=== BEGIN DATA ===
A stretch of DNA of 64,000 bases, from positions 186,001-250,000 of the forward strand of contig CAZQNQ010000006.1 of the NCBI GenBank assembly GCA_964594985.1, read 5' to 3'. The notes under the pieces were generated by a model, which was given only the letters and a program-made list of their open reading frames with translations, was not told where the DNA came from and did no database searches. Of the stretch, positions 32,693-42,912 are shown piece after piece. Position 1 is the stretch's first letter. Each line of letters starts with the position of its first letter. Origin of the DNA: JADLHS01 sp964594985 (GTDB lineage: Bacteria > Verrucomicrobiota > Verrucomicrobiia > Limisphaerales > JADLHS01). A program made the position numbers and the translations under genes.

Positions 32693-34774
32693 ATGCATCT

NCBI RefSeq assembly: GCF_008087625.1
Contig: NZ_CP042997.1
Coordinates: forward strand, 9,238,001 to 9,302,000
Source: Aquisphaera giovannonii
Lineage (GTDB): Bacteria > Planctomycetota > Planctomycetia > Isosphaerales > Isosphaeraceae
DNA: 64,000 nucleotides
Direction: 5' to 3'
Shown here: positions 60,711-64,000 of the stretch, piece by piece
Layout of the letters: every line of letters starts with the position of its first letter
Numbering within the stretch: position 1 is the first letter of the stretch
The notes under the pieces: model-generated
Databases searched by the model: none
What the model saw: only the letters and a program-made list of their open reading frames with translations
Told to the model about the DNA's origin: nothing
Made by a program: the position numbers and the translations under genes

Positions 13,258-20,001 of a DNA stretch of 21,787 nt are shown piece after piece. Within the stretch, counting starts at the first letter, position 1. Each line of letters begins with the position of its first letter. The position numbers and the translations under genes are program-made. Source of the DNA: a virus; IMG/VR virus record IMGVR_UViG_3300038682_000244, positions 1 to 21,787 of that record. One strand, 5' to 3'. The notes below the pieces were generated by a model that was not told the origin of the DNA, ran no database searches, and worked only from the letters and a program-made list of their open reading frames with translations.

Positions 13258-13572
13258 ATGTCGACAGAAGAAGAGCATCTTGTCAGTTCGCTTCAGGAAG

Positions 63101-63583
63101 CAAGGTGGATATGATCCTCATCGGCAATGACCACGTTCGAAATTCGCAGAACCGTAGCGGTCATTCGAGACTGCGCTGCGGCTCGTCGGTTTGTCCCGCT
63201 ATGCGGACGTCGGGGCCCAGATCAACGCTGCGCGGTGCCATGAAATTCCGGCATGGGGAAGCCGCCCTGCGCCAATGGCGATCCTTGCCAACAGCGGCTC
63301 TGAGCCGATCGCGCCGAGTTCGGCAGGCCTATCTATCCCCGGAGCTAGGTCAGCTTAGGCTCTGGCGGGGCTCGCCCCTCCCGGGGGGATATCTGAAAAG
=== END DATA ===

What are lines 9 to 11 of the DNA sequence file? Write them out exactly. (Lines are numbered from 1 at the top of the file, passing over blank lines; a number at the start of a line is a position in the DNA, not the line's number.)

DNA: 64,000 nucleotides
Direction: 5' to 3'
Shown here: positions 60,711-64,000 of the stretch, piece by piece